Business recommendations ahead of 17 May
From Monday 17 May, England will see an ease of lockdown restrictions as the country enters Step 3 of the four-step roadmap.
From Step 3, England will see:
- Pubs, restaurants, and other hospitality venues will be allowed to open indoors (venues will still be table service only)
- Indoor entertainment and attractions including cinemas, bowling alleys, theatres and bingo halls will reopen
- Organised indoor adult sport, such as badminton and indoor tennis, will resume
- Up to 30 people will be able to attend weddings, receptions, funerals and wakes
- Some large events will resume:
- Indoor events will have a capacity of 1,000 or 50% – whichever is smaller
- Outdoor events will be capped at 4,000 or 50% capacity and outdoor seated events – such as football matches at 10,000 or 25% capacity
→ NHS Test and Trace ‘Venue Check-in Process & We Offer Testing to Our Staff Scheme’ webinar
On Monday 10 May from 2-2.45pm, NHS Test and Trace will be hosting a webinar to provide businesses with support so you have a thorough understand of Regulations.
From Monday 17 May some venues will be required to follow the updated Contact Details Regulations (‘the Regulations’) by asking the public to check in to their venues upon arrival. Throughout the session, NHS Test and Trace will provide details on what the Regulations mean for your sector and how the process will benefit your business and customers.
The check in process will allow individuals to be notified and receive public health advice as quickly as possible. This will play an important role in protecting public health and reducing transmission of COVID-19.
During the session, NHS Test and Trace will provide details on supporting materials available, including posters and guidance sheets, and give you the opportunity to ask any questions that you may have.
And finally, they will give you an overview of a new scheme at NHS Test and Trace: We Offer Testing To Our Staff, a simple and free voluntary scheme for businesses offering regular weekly testing to their staff. The scheme is open to those who have signed up for workplace testing and offer a minimum of two tests a week to their employees.
→ To assist with the next step of the roadmap, we have a number of recommendations to ensure the smooth transition for our BID Levy Payers. These include:
Encouraging your customers to check-in on the NHS Track and Trace App via the NHS QR code posters displayed in your venues.
Ensure your employees continue to be tested regularly.
Last month, the Liverpool ONE testing centre reopened! Their opening times are 7 days a week, Monday – Saturday 9.30am-5pm and on Sunday’s from 11am-5pm. It is important to note that from 9am-9.30am it will be a priority time for all retail employees to be tested.
Boots stores in Liverpool city centre (Church Street, Castle Street and Clayton Square) are offering collection of free NHS lateral rapid flow device tests as part of the government’s new Pharmacy Collect service. The scheme enables people without Covid-19 symptoms to visit a participating pharmacy and collect a box of seven tests to use twice a week at home.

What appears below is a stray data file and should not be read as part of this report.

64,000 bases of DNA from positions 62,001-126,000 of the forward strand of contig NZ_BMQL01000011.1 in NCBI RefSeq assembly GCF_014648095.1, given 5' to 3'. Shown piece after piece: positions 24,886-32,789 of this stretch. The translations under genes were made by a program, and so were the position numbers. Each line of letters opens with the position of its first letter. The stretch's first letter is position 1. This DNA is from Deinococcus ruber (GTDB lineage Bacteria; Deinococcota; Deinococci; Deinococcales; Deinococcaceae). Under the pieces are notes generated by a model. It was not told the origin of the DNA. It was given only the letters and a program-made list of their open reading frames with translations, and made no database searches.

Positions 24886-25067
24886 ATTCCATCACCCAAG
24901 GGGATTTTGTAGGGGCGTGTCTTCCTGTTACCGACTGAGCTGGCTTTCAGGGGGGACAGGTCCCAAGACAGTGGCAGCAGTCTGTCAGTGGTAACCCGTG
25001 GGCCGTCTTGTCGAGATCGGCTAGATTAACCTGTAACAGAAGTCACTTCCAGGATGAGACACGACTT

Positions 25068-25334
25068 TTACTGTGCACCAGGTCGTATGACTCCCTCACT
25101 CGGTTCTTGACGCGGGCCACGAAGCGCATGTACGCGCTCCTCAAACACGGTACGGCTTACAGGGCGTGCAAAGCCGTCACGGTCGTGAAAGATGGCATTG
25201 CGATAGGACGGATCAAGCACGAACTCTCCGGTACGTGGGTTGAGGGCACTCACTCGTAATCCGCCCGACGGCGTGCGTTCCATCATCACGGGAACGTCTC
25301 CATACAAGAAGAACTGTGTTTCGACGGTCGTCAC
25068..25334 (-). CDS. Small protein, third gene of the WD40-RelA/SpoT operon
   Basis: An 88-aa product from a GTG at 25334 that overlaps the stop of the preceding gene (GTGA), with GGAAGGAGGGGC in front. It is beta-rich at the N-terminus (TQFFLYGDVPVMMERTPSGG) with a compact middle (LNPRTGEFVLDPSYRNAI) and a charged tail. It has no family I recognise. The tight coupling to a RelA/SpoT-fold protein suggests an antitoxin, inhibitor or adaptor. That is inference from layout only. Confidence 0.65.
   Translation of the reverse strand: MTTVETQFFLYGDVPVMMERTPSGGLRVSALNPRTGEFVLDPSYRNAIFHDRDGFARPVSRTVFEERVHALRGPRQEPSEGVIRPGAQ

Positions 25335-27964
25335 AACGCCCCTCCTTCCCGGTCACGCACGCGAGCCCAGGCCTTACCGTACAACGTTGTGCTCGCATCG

Reassure customers of the steps you have taken to make your venue covid-safe.
Our previous mystery shop visits show that you can improve your customers’ sense of safety and likelihood to return by:
→ Displaying posters and signage across your venue to reinforce covid-safe initiatives that have been put in place and encourage social distancing.
→ Encouraging your staff to wear face coverings.
→ Structuring the access/exit/queues to your venue, displaying maximum capacity and offering hand sanitiser.
→ Having staff clean (when possible) during your trading hours.
Updating your opening times and the dates you will be closed or have amended hours on:
→ Your website
→ Social Media accounts
→ Google My Business
→ And any other platforms you use
→ Publish it in your store
→ Let us know your opening times on email@example.com and we can promote these on our channels
Review your Risk Assessments
As an employer, you’re required by law to protect your employees, and others, from harm. Under the Management of Health and Safety at Work Regulations 1999, the minimum you must do is:
→ identify what could cause injury or illness in your business (hazards)
→ decide how likely it is that someone could be harmed and how seriously (the risk)
→ take action to eliminate the hazard, or if this isn’t possible, control the risk
Assessing risk is just one part of the overall process used to control risks in your workplace. For most small, low-risk businesses the steps you need to take are straightforward.
Focus on preventing overcrowding, introduce queueing, one-way systems, social distancing and let fresh air in where possible.